Legal abortion distorts our decisionmaking and weakens our ability to communicate our true wishes.
This past summer I attended National Right To Life’s annual convention in Dallas. One of the last speakers of the conference was a woman who told of her own experience of abortion.
She had had two abortions in her youth, one while she was still a teen and a second in her early twenties. She had told her story before, but not in a while, and she did not offer it now as a perfect neat package of lessons learned. She was not fully certain of the meaning of all that had happened to her. She was now the mother of grown children, and she was pro-life, but she was still coming to grips with the psychological and interpersonal reverberations that her abortions had had and continued to have in her own life and in the lives of her family. Her talk ended but it was clear that her story was actually not yet over. I admired her transparency and earnestness. Her courage was so thoroughgoing and uncompromised that one almost forgot it was there.
One part of her account was especially vivid and telling. When she conceived the second time, she wanted to keep the child. But she determined that rather than ask the father if he were willing to support her and the baby, she would announce an intention to abort and then see if he opposed, which she wanted him to do. But he misread her signals. Wanting to embrace his fatherhood but also full of feminist/pro-choice notions, he accepted her “decision” to abort at face value. And that was that. The two reluctant aborters walked straight into the clinic tragically unaware of each other’s true wishes.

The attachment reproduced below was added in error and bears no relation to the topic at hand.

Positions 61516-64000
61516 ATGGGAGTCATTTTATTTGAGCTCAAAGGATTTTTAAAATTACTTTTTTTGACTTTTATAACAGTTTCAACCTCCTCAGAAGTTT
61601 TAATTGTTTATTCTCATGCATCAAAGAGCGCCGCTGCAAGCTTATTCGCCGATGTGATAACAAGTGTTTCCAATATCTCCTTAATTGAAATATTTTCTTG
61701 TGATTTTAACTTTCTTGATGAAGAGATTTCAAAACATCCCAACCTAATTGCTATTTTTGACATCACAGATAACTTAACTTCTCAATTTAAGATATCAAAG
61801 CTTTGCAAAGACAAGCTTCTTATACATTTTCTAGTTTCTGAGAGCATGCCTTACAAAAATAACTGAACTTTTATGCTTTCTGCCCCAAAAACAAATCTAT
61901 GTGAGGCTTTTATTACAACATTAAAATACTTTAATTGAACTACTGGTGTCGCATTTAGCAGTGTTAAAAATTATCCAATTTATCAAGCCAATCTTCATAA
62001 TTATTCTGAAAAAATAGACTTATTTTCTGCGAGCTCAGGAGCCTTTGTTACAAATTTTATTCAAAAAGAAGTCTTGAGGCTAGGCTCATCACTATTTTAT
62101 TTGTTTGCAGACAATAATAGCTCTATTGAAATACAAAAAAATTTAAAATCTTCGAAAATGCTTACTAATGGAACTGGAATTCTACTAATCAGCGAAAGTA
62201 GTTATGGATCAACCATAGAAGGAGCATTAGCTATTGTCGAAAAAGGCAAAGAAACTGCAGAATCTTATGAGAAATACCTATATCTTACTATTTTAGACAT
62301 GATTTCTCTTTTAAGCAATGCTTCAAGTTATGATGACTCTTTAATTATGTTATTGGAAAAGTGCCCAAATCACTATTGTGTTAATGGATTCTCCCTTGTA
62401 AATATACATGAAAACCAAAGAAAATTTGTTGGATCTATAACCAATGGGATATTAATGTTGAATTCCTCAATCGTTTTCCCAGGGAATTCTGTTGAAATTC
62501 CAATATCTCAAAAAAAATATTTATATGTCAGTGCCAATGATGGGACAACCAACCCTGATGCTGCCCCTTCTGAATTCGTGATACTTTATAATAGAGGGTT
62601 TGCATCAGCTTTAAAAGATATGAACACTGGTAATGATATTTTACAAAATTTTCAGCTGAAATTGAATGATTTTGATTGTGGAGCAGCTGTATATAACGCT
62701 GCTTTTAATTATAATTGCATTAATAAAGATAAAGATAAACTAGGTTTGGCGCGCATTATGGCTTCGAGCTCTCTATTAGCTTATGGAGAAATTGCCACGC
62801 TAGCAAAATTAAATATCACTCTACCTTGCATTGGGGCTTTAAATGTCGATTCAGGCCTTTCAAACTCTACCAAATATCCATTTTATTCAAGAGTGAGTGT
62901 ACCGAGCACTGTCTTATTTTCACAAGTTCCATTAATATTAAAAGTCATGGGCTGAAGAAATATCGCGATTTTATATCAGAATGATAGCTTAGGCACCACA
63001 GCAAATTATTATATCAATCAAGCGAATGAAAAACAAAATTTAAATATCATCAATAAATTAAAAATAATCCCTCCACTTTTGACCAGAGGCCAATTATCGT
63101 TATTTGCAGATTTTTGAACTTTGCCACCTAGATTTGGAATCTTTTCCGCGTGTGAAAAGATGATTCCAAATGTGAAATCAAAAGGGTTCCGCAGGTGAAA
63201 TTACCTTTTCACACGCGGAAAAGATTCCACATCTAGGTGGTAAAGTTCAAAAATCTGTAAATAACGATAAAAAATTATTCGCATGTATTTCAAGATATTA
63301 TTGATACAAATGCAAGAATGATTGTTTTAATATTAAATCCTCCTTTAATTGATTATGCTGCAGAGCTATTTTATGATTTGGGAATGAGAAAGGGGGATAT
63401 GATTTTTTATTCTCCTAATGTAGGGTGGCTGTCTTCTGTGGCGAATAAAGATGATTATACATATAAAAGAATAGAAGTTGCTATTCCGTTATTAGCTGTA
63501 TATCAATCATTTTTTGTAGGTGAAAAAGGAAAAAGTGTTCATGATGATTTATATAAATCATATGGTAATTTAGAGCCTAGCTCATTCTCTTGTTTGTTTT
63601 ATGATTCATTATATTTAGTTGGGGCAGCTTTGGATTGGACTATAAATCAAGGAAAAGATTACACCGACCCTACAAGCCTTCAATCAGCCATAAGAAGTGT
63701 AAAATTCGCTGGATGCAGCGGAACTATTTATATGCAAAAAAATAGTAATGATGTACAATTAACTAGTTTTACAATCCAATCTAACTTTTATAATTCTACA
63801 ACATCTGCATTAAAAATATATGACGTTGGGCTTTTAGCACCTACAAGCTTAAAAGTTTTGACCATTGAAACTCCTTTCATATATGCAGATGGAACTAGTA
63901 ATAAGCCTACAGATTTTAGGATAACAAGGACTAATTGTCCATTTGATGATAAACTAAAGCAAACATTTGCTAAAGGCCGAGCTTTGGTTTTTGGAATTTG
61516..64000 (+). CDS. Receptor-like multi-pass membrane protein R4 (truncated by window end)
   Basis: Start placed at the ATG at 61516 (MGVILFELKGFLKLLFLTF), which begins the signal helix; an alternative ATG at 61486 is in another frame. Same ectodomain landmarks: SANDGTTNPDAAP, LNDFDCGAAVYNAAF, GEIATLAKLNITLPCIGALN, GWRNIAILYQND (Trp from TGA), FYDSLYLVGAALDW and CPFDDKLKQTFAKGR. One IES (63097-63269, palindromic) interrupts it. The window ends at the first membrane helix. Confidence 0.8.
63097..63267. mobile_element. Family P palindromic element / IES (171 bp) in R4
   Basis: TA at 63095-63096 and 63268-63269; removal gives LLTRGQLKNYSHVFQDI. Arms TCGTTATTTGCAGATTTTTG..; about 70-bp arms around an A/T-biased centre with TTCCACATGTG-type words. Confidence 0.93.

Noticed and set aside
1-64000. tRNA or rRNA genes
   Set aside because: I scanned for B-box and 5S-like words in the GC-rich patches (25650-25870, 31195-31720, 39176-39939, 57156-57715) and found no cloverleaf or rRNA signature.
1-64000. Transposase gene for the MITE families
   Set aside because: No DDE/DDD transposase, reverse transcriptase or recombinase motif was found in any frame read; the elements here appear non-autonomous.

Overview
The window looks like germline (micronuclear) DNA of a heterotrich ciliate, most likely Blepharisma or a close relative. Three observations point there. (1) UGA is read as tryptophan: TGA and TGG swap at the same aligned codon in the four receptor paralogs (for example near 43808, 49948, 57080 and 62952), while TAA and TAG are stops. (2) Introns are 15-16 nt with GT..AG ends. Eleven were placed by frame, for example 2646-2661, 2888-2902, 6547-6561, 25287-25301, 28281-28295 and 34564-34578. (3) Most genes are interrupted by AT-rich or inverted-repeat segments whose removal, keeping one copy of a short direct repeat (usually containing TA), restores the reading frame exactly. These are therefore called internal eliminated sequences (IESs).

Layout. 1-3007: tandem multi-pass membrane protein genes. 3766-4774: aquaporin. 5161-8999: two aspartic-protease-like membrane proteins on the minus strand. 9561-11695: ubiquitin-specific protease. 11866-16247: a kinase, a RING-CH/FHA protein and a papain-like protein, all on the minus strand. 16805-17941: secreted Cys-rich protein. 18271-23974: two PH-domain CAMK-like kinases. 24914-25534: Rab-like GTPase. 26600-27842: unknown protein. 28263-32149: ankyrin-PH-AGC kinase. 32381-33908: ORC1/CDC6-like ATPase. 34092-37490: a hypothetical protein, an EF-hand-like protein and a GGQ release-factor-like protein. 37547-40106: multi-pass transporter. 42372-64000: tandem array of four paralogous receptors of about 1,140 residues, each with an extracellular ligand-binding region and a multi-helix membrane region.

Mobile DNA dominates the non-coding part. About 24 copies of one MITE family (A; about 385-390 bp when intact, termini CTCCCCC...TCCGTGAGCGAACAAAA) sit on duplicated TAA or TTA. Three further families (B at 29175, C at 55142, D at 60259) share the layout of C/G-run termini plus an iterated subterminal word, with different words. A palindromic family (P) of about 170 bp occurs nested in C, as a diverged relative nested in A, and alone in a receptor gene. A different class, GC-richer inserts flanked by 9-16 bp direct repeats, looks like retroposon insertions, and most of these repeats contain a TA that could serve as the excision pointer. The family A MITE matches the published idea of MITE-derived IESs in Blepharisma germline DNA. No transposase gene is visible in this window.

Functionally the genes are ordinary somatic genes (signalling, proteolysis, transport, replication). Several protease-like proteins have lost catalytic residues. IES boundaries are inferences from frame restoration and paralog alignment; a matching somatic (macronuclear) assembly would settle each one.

It ought to go without saying that a man should be able to understand a woman better than that. And surely a crisis pregnancy is not the moment for a woman to employ a psychological test rather than speak her true heart, as best as she can speak it. But such miscommunications are never quite accidental. They are the predictable impact that legal abortion makes on human interactions in a crisis pregnancy. Legal abortion creates an artificial, contrived “choice” where no choice naturally exists. For the conception of a child presents itself to human consciousness as an accomplished fact–a fact which the human will cannot alter. But now legal abortion intervenes, tells us the fact can be undone, and gives us a choice that differs in kind from every other choice we have ever made. It is no wonder that men and women tragically mishandle this choice, failing to communicate their true feelings, even though legal abortion is supposed to encourage just that.
Quite apart from the wrong it does to the unborn, legal abortion will never produce the world of well reasoned, emotionally satisfying decisions its advocates have long promised. It is too unnatural. It only bogs us down in a phony decisionmaking process–to abort or not to abort–when our minds and wills should be directed to questions that we are by nature and by experience better equipped to handle: How can we help this child? this mother? this father?